Amazon’s Jeff Bezos Finds Apollo 11 Engines on Ocean Floor [Big Picture]

NEW YORK | Thursday, March 21st, 2013 4:28pm EDT

An expedition funded by Amazon’s CEO Jeff Bezos has recovered rusted pieces of two Apollo-era rocket engines from the depths of the Atlantic Ocean.

  • Saturn V Stage Structure. Photo: Bezos ExpeditionsSaturn V Stage Structure. Photo: Bezos Expeditions
  • Nozzle. Photo: Bezos ExpeditionsNozzle. Photo: Bezos Expeditions
  • Thrust Chamber. Photo: Bezos ExpeditionsThrust Chamber. Photo: Bezos Expeditions
  • Thrust Chamber and Fuel Manifold. Photo: Bezos ExpeditionsThrust Chamber and Fuel Manifold. Photo: Bezos Expeditions
  • Turbine. Photo: Bezos ExpeditionsTurbine. Photo: Bezos Expeditions
  • Heat Exchanger. Photo: Bezos ExpeditionsHeat Exchanger. Photo: Bezos Expeditions
  • Nozzle Hat Band.Nozzle Hat Band.
  • Injector and LOX Dome. Photo: Bezos ExpeditionsInjector and LOX Dome. Photo: Bezos Expeditions
  • Gas Generator and Manifold. Photo: Bezos ExpeditionsGas Generator and Manifold. Photo: Bezos Expeditions
  • F-1 Thrust Chamber. Photo: Bezos ExpeditionsF-1 Thrust Chamber. Photo: Bezos Expeditions

On a fateful day in 1969, five F-1 engines gave Apollo 11 the 1.5 million pounds of thrust it needed to leave Earth’s atmosphere and head to the moon. Just minutes after liftoff, those engines plunged into the Atlantic Ocean as planned — and there they sat, three miles below the surface for more than 40 years.

An expedition funded by Amazon’s CEO Jeff Bezos has recovered rusted pieces of two Apollo-era rocket engines from the depths of the Atlantic Ocean.

It’s been difficult to confirm which missions the rockets were used for since their serial numbers have worn away. NASA sent seven missions to the moon, but only six of them carried astronauts to the lunar surface.

In his personal blog post he wrote: “We’ve seen an underwater wonderland — an incredible sculpture garden of twisted F-1 engines that tells the story of a fiery and violent end, one that serves testament to the Apollo program.”

The team raised the main engine parts during three weeks at sea. The remnants of the engines, which helped send astronauts to the moon, will be sent back to Cape Canaveral, Florida, the launch pad for the manned lunar missions.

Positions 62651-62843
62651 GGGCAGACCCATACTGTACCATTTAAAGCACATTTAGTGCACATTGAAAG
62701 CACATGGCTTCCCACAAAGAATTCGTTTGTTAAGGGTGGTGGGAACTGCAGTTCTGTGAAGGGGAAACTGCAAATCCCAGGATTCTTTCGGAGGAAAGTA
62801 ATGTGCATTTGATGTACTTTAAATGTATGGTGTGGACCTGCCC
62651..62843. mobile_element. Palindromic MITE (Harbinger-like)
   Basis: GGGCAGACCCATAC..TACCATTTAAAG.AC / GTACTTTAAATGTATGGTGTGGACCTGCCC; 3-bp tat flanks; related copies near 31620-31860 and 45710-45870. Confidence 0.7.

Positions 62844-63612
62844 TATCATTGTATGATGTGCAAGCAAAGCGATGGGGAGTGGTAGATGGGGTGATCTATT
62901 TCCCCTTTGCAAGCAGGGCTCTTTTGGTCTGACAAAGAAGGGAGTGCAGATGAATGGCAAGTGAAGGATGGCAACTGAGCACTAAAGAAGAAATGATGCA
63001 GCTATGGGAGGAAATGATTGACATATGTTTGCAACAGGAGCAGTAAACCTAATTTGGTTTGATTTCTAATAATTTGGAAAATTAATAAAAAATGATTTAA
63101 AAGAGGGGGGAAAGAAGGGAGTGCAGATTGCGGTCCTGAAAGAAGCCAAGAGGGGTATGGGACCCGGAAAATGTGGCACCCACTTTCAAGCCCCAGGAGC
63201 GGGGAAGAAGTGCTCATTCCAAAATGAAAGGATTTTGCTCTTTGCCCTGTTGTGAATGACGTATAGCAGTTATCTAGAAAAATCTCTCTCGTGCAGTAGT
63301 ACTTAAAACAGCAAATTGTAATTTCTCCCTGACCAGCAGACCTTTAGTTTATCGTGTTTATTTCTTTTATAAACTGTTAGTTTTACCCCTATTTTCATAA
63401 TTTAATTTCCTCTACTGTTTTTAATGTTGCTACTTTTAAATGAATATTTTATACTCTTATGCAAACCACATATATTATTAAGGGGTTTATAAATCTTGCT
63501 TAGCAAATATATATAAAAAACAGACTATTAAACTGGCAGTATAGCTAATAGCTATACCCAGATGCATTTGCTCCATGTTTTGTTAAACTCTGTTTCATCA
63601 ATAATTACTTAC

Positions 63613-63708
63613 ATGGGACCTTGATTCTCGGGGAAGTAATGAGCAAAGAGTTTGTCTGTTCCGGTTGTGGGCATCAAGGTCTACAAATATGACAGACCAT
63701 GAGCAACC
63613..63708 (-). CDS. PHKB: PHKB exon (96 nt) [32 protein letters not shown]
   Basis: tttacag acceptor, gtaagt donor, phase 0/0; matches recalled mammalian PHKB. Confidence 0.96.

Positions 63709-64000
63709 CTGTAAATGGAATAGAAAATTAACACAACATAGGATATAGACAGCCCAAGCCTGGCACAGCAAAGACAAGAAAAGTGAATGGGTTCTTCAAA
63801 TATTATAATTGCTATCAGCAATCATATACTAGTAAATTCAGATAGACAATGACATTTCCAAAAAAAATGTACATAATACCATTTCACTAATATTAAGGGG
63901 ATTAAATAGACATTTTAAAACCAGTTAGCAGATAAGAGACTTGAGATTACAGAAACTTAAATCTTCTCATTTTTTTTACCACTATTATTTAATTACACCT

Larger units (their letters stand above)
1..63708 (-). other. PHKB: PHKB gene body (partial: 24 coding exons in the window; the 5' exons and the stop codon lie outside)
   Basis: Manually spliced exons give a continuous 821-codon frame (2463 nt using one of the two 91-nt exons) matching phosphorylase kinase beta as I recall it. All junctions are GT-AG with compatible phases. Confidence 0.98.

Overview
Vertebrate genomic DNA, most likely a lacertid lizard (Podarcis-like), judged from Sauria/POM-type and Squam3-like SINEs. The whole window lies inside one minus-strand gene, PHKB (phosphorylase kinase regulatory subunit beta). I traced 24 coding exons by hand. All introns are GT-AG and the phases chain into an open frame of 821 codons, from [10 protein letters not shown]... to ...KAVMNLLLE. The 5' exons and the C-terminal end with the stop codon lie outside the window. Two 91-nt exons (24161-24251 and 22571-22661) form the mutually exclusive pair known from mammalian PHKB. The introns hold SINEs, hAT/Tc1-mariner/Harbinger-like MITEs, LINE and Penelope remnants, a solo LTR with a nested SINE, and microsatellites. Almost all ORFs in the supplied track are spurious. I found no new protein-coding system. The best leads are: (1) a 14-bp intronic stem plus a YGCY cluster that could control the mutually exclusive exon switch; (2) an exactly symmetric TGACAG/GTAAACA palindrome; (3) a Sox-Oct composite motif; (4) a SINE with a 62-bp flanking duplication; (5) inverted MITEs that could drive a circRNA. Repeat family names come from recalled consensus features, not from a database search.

The exploration team used Remotely Operated Vehicles to find the engines, which sat on the ocean floor, more than 14,000 feet below sea level.

Last year, the Bezos team used sonar to spot the sunken engines resting nearly 3 miles deep in the Atlantic and 360 miles from Cape Canaveral. At the time, the internet mogul said the artifacts were part of the Apollo 11 mission that gave the world “one small step for man, one giant leap for mankind.”

“Many of the original serial numbers are missing or partially missing, which is going to make mission identification difficult. We might see more during restoration. The objects themselves are gorgeous,” says Bezos.

“We’re bringing home enough major components to fashion displays of two flown F-1 engines. The upcoming restoration will stabilize the hardware and prevent further corrosion. We want the hardware to tell its true story, including its 5,000 mile per hour re-entry and subsequent impact with the ocean surface.”

The recovered rockets, which are still government property, will be put on display. This isn’t the Amazon founder’s only foray beyond the digital marketplace. Bezos is also funding an effort to develop low-cost, reusable spaceships.

“Nearly one year ago, Jeff Bezos shared with us his plans to recover F-1 engines that helped power Apollo astronauts to the moon in the late 1960s and early 1970s,” said NASA Administrator Charles Bolden in a statement.

“We share the excitement expressed by Jeff and his team in announcing the recovery of two of the powerful Saturn V first-stage engines from the bottom of the Atlantic Ocean.”

This isn’t the first space-related project Bezos has sunk his teeth into. The billionaire has his own private space company called Blue Origin and invests heavily in futuristic projects.

Last November, Bezos put up $42 million to build a 10,000-year clock in the mountains near one of his homes, says Mashable.

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